I finished my home IVs today and to be honest I am both glad and a little concerned. We no longer have to worry about dangling lines, sore IV sites and the eventual pain of when the vein says "nope" and shuts down entirely. The thing is, I am not magically better which is what I am struggling with, the idea that my "baseline" has changed and things aren't bouncing back the way they were. This actually terrifies me because although I know that I am not as young as I was and my body has had to deal with so much over the last 8 years, it doesn't make it any less real.
People always say things like "You're too young..." and "I've never seen someone with your conditions at your age...." and I don't find comfort in that. I don't like it when people are overly sympathetic, I think that Squall from Final Fantasy 8 said it best when he said "Sympathy is a burden I don't need." and in all honesty, I don't need it. I don't WANT it. It doesn't make things better, nor does it change the fact that things are as they are. You see a lot of what they call "catfish" (people who try and lure others in with sob-stories and try and gain sympathy/relationships/even material gain) in support groups and it makes me angry. I get annoyed because these people are so wrapped up in their own fictitious misery that they waste the perfectly good opportunities out there. Maybe they are caught up in a kind of Munchausen's by proxy or mental health issues, I don't know, but lying about something and praying on a group of already vulnerable people is just awful.
Sympathy isn't the same as friendship.
Yes, it is nice that people show concern over me and I do see the good intentions but I often remind them that they don't have to feel bad for me. I don't feel bad for myself because I know that in some way I am making a difference somewhere. Even if it is by someone reading my blog (and I have had so many emails from people saying how they enjoy it and how it helps them) or Twitter feed.
I am not alone.
I am trying to do something positive. I publish this blog as a way of showing people that just because my body is giving me issues, doesn't mean that I am over and done with. It just means that I am more determined to keep proving myself as a person. I hate it when people who are genuinely sick have to go to great lengths sometimes to validate their lives or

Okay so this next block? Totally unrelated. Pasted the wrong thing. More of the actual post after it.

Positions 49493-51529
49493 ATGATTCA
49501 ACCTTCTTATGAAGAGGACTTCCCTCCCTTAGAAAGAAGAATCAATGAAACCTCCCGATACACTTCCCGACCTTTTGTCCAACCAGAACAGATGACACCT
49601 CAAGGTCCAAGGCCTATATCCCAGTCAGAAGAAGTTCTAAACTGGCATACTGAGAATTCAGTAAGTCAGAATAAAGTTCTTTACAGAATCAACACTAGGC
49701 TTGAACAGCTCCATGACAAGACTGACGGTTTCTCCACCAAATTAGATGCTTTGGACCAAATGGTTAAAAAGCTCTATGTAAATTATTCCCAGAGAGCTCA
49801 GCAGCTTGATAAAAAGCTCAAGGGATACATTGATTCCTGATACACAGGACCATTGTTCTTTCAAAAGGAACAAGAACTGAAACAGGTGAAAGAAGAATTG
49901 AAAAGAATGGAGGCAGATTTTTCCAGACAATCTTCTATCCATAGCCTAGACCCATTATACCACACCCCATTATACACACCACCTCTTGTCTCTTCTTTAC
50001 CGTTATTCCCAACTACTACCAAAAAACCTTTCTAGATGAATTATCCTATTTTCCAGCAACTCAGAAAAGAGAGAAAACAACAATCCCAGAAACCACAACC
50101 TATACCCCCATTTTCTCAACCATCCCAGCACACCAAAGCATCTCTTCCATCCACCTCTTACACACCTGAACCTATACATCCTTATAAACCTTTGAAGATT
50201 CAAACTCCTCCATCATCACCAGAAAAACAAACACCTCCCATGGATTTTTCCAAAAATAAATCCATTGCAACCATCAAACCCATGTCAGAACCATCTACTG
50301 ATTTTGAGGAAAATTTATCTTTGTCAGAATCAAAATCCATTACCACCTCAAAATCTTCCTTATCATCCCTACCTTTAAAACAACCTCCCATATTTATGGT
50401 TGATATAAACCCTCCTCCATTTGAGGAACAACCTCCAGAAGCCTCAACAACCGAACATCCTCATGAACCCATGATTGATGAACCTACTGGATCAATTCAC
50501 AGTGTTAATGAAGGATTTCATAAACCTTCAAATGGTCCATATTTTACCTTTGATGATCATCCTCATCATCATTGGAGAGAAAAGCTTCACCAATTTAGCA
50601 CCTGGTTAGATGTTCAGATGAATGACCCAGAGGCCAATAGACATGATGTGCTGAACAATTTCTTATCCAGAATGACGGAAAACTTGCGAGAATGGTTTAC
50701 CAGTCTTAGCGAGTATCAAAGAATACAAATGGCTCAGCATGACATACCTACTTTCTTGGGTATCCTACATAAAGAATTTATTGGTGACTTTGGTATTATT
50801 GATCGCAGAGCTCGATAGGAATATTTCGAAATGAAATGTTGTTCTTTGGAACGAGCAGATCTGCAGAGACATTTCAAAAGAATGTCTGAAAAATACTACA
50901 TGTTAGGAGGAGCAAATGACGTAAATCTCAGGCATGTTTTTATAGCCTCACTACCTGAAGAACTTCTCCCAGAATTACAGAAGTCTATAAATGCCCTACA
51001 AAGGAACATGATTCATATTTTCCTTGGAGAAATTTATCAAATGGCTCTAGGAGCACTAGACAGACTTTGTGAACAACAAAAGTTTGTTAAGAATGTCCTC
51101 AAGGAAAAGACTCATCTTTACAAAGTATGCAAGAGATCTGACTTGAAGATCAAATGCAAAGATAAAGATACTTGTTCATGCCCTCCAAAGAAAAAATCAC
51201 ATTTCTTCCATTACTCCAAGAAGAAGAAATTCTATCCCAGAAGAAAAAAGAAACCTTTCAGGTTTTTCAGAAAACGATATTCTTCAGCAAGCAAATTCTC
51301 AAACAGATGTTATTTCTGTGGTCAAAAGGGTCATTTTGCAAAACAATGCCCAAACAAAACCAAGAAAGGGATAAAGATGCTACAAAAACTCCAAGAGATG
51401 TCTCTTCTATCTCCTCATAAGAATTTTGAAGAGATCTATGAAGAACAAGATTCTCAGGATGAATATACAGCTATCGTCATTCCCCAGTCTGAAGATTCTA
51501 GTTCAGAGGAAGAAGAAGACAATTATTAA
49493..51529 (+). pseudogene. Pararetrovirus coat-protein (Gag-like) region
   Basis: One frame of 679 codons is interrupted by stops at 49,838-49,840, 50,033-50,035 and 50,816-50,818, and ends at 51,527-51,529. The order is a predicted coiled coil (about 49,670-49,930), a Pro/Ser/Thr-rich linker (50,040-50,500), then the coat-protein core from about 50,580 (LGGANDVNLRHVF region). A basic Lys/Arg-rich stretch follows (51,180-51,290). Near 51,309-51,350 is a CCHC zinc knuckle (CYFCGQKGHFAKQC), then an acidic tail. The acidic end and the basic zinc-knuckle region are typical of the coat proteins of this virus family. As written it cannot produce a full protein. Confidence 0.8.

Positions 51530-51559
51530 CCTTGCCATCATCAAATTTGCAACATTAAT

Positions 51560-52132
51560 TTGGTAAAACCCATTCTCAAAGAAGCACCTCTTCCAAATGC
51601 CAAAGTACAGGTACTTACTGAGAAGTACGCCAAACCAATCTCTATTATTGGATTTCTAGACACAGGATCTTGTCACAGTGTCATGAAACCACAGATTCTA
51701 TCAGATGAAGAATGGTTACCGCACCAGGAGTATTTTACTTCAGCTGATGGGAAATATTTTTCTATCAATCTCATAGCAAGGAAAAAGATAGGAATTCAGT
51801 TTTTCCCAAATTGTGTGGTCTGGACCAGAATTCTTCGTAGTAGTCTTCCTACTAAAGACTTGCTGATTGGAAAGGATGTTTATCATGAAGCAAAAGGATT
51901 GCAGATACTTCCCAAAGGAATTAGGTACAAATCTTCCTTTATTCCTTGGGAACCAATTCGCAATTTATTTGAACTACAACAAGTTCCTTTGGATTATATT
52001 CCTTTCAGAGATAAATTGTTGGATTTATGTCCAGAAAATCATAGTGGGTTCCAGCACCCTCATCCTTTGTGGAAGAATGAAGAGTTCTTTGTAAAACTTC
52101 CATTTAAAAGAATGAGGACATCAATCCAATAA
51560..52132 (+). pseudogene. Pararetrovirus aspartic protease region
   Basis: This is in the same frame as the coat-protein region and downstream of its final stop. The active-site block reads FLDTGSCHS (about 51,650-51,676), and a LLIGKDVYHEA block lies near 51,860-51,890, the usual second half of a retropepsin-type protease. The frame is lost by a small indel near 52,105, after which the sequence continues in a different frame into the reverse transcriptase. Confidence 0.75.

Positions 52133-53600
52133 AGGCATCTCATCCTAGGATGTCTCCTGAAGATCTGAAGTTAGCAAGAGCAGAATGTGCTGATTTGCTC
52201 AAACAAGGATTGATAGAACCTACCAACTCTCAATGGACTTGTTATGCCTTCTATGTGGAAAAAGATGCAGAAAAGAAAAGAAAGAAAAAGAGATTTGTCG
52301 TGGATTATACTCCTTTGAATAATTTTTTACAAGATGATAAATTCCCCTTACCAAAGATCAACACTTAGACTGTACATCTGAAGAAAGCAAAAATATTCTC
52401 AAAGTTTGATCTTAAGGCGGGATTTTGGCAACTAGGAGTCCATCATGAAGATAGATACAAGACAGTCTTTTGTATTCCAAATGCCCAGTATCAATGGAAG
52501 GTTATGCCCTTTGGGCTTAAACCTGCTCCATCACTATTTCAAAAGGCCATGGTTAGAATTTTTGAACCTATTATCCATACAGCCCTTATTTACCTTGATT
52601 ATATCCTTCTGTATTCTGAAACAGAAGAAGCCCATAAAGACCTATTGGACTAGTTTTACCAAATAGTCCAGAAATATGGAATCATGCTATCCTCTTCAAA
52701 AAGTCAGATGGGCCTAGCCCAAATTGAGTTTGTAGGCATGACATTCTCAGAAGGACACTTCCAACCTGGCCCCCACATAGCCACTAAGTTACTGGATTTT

"prove" their conditions. It's bad enough that we have to live with it
without anyone making that harder for whatever reason. I don't get why someone would want that kind of attention, personally, I hate it. I don't like people fussing over me and I like to get things done without complaining about how bad it was. If I posted on Facebook every single time I had a twinge of pain or a cough it would be the most depressing thing ever.
Instead, I try and think of good things to post about. Like the antics of the guinea pig/s (at the moment we only have one pig as Kaiba left us last week) or a project or game I am playing. I try and keep the good, positive things up because I want people to read my feed and see that there is light at the end of the tunnel and that there are things that can break through the harshness of having health problems. My advice for other people is always "don't let yourself become your condition." and it is something I do my best to keep up with myself. I have asthma, it doesn't have me. It doesn't consume my life and it isn't the only thing I think about. I don't over-analyse everything and obsess over monitoring (because that can only lead to paranoia and hypochondria). I try and enjoy my hobbies and post about those.
Sleeves on decks whether it be Yu-Gi-Oh! or Final Fantasy are important as you are handling the cards, shuffling them (and if you're brave enough to let others shuffle as well) and generally potentially leaving your cards (some of which can be worth staggering amounts of money e.g Legend Dissidia Sephiroth in holofoil can fetch up to £50 on eBay, I was lucky really with that one, I pulled a non foil and got a foil for a bit cheaper as the seller didn't realise what they were selling) to become bent, ragged and completely wrecked. Its a shame when you see a deck that has been completely ragged half to death by it's owner and the cards are so beaten up that they are coming apart, literally. Especially when you see how beautiful they once were. Obviously I keep all my cards sleeved (each deck has a sleeve set so theres no way of "marking cards or rigging what comes out) because I want to take care of them. I want them to last longer and I want people to see them when they are antiques and say "wow, look at the care these have been given."
Maybe it's because I was raised to appreciate things. When something broke when I was a kid, we didn't automatically get a new one. We had to repair what we had and treat things with care and respect. I think that a lot of our "throwaway" culture has come from kids being spoilt and things being automatically replaced once they were broken by rough handling or improper use. We don't just do it with toys or other things either, it seems that people even do it with living creatures as well. I could go on about it but at the end of the day, what will that do? I guess I want to inspire people to respect the things they have and, especially at this time of year, the people/pets in their lives because you can't just replace them that easily.
4 years ago